If a baseball hitter succeeds at least 30% of the time in getting a hit they are considered good. If a golfer routinely plays under par they are considered good. A shooter should hit the center of the target. A banker I suppose should roll in money.
All of these are relatively easy to measure as to whether they are good or bad or at least compare them to others in the same field.
Measuring the qualities of a programmer is much more difficult. Even describing what those qualities are is almost impossible. Yet there are clearly programmers who are good and those who suck terribly and a lot of average ones.
As I've been doing this since 1981, I've worked with a lot of programmers in many different environments, industries and technologies. Over those years I've seen every kind and although I can tell who I think is good it's still not easy to define why.
Programming is such a complicated industry. So many languages and technologies and environments and industries; so many different types of applications and targets; so many different ways to write the code. It makes comparing people very hard. It makes hiring people hard as well as trying to figure out if someone's background and apparent ability meets the needs of the hiring company.
In a specific type of engineering like civil you have complex exams and are required to have specific knowledge and experience before you get a P.E. which I assume means you have demonstrated the basis of your knowledge. But civil engineering is based on concepts dating back thousands of years and deals with the real world in things like gravity, wind, temperature and the like. You live in that world.
Programming on the other hand is often completely a world of our own creation. We can write code running in a virtual machine on a virtual processor on an unknown hardware device in the cloud somewhere. Our programs may never touch the real world at all. We may write in hundreds of different languages and operating systems, on vastly different scales, on clients and servers and in between, in real time and really long time. Every application may be unrelated to any previous work. Yet all of it is considered programming and those who do it are called programmers.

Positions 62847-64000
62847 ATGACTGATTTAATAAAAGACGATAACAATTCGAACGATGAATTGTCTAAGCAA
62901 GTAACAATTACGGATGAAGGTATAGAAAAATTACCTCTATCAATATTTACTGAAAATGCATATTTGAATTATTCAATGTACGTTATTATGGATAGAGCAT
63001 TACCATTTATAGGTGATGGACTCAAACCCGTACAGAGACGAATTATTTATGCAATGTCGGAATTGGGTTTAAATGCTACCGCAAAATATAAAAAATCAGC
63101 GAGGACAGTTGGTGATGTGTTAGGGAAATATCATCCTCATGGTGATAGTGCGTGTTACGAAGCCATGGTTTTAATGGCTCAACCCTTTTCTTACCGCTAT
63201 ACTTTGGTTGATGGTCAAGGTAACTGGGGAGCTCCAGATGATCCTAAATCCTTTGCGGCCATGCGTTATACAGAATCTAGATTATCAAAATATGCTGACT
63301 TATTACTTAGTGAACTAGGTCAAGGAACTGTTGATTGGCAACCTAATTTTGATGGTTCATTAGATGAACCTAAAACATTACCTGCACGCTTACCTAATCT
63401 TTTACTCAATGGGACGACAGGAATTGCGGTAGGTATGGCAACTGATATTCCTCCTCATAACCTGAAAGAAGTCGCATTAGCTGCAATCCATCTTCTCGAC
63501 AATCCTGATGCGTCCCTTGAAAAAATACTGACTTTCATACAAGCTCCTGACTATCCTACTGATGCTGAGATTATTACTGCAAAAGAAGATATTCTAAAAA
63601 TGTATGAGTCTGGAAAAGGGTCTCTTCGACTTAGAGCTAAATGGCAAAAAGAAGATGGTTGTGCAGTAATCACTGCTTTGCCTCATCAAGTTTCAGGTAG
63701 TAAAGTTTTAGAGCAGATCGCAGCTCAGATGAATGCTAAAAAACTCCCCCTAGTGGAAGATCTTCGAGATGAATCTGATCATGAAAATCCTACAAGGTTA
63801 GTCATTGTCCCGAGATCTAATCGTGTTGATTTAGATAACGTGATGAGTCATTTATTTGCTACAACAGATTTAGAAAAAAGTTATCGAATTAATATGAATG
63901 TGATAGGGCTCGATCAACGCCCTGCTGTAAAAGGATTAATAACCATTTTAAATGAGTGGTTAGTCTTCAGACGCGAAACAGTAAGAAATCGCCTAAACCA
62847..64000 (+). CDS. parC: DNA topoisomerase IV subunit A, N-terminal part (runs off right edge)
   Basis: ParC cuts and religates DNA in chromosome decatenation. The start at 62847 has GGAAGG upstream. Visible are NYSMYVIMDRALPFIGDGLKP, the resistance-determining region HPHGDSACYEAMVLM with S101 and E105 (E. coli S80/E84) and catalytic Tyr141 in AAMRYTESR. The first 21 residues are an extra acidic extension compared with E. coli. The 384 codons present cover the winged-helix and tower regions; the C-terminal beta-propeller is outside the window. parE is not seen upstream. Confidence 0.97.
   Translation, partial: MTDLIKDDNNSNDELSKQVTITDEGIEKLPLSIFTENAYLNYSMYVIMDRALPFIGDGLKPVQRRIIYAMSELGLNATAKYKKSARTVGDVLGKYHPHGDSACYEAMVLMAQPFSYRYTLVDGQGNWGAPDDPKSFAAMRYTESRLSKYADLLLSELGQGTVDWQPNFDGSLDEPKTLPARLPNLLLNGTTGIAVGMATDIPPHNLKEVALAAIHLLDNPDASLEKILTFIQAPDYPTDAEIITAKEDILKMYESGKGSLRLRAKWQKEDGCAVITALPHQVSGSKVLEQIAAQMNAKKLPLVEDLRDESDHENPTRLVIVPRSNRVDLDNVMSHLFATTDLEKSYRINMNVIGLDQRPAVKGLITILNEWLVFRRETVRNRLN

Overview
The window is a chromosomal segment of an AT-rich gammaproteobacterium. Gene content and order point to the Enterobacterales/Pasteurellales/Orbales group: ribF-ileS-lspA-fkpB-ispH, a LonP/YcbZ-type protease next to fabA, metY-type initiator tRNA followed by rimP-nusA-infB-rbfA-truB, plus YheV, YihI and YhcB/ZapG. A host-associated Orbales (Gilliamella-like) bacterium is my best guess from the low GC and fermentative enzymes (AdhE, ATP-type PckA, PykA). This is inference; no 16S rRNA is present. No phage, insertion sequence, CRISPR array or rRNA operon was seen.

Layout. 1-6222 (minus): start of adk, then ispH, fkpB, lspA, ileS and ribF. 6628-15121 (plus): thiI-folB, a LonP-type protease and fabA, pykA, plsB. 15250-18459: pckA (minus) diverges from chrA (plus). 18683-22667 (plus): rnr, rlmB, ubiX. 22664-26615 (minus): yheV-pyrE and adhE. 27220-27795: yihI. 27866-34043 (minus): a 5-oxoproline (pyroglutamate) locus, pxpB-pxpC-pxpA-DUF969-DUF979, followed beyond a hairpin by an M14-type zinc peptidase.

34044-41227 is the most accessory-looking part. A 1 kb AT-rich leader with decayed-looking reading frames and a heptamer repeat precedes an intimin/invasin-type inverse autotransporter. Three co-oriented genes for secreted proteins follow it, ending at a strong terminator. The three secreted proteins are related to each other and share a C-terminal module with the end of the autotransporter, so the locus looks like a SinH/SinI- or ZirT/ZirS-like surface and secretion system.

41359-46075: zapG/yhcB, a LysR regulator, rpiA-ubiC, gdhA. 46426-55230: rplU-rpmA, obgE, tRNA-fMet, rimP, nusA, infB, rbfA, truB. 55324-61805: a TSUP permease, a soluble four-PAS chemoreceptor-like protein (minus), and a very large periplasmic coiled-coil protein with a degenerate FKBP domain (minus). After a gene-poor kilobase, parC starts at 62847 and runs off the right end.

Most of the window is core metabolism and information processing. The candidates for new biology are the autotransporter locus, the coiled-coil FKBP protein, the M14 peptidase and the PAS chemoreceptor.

I can still remember many of the programmers I have worked with over those many years and recall who amazed me with their skill, and those who made we wish I could run far away. What was it about the former that distinguished them from the latter?
There is no way to easily describe the difference. It's not a simple description or measurement like hitting a baseball well or dunking a basketball.
I guess I have to come up with a list but it's probably not enough to convince anyone I have all the answers. If I did I'd make a great recruiter!
- Good programmers want to ship yet can recognize when it's ready.
- Good programmers accept failure happens but do everything to make it only happen once.
- Good programmers know when to learn something new and when to stick with the old.
- Good programmers are willing to say what needs to be said, do what needs to be done and fix what needs to be fixed.
- Good programmers make those around them better.
- Good programmers deliver a program that does what it should do, never does what it shouldn't do, and never surprises anyone.
- Good programmers know when to plan for the future, when to abandon the plan; they know when to imagine a solution ahead of time and when to see what will present itself; they know when to follow the path but also keep their eyes open to see the path is going over a cliff.
- Good programmers know that the moment they are satisfied with their knowledge they are toast.
- Good programmers can admit they were wrong.
- Good programmers will do everything in their power to avoid shipping garbage.
It's a reasonable list but of course it's high subjective. I tried to describe the qualities that the great programmers I have worked with had, and those that I keep trying to do as well. It has to be a little fuzzy since programmers all do such different things which makes it tough to get very specific.
I don't want to make a list for what is a bad programmer as that's even harder but I imagine if they do the opposite of that list, they they probably aren't very good. An average programmer might do some of the list but fail in others.
Can you tell who might nail this list from an interview? Of course not, it take time to work alongside someone for months to really tell how effective they are, or not. Many of these qualities only present over time, maybe over many projects or even years until you realize that person is really good. I've been blessed working with really sharp people who I'd hire in a minute if I was hiring people. I've also been cursed by people who failed every item!
Each of us of course imagines ourselves to be really good but in reality you can only discover who you are in the eyes of those you work with. As people we naturally think highly of our abilities even if we really aren't very good. To work with a great team where everyone is high on this list makes it no longer seem like work but often we don't get that opportunity and in my career I've seen both extremes and a lot of the middle ground.
In the end all you can do is try to be the best you can be and hope those around you appreciate what you contribute. Of course sometimes you just have to quit and go elsewhere until you find that great team to work with.